The Marriage of Opposites by Alice Hoffman

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Rachel is a headstrong, fiercely independent young, Jewish woman living with her family on the island of St. Thomas in the early 1800’s.  Unfortunately, when her father’s business falters, it appears that the only solution is to marry Rachel off to an older man (with 3 young children), so that the two businesses can merge and hopefully prosper.  Rachel is devastated, as this certainly will delay the realization of her dream, which is to one day sail off to live in Paris.  Her best friend, and housemaid, Jestine, tries to convince her to resist, but she too is powerless in resisting the cultural pressures of her time and status as a woman.  The two of them experience many heartbreaks and successes together as the saga of their lives moves forward.  The one success that Rachel achieves, although this is one that causes her great pain as well, is that she ultimately becomes the mother of Camille Pissarro, the painter.

The writing of the tale is as lyrical as Pissarro’s paintings themselves.  The author paints both St. Thomas and Paris with words, filling in the hues, the aromas, the sensations of each world. There is also a great amount of magic and fantasy, as Rachel’s faith mixes with that of the native culture of St. Thomas, and conjures up many fictional, imaginative stories that Rachel records for herself and for her children.  And although there are a few paragraphs in which the author sort of meanders onto sidetracks, it is a story that keeps one glued because the characters are ones you don’t ever want to leave.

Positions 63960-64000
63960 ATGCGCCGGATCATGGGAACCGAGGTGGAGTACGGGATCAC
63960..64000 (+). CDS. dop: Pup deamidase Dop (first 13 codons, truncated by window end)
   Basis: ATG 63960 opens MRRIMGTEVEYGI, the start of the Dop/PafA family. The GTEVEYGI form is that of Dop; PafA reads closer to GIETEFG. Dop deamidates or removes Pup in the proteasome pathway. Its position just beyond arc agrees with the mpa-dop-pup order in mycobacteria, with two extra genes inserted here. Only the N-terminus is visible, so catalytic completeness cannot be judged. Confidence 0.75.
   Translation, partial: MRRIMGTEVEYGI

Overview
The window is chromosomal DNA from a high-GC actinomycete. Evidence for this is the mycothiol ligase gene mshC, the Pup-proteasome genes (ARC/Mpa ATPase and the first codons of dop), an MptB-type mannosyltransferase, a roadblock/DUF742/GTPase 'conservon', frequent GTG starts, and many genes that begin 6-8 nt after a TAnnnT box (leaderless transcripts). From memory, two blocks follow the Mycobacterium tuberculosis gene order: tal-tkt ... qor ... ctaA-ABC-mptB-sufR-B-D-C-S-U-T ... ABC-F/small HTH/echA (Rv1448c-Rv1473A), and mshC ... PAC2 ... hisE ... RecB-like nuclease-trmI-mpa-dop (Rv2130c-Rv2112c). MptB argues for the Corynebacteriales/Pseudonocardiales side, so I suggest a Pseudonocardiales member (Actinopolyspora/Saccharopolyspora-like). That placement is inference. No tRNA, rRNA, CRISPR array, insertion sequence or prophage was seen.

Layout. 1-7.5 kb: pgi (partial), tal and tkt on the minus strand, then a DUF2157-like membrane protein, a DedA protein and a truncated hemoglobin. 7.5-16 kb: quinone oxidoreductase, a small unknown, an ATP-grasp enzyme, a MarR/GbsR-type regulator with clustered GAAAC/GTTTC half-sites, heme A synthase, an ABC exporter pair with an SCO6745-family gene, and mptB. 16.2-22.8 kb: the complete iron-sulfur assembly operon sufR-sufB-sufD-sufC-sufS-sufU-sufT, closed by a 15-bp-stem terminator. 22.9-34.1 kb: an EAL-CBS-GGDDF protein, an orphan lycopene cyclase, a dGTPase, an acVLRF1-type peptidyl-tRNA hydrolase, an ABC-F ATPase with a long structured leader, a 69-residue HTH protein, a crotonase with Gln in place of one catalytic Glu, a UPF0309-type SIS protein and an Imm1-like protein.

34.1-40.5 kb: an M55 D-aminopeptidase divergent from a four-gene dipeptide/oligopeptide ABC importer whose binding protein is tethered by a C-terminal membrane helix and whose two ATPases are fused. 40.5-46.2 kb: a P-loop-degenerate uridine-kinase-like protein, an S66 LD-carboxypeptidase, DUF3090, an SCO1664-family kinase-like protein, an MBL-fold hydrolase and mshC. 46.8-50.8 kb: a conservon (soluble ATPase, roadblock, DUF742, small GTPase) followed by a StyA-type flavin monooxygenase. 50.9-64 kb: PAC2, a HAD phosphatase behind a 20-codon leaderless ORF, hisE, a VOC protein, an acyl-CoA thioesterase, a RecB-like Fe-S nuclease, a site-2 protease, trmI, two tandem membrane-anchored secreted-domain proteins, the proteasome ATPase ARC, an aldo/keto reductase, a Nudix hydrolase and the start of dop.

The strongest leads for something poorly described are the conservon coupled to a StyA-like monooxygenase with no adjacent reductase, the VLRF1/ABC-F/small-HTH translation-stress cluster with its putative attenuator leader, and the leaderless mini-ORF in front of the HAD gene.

I admire Alice Hoffman for telling the story from Pissarro’s mother’s perspective.  It is not just a fictionized biography, but it is truly a story of a strong woman in a time when women weren’t allowed to be strong.  She shows how difficult the times were and how women’s powerlessness was analogous to that of the slaves at the time.   Neither could own property, could determine who they would marry, or truly had control over decisions that were made for them by the men in their lives.   This further deepened the emotional strength of the story.

Oh, how I’d love to go back to the Musee D’Orsay now!

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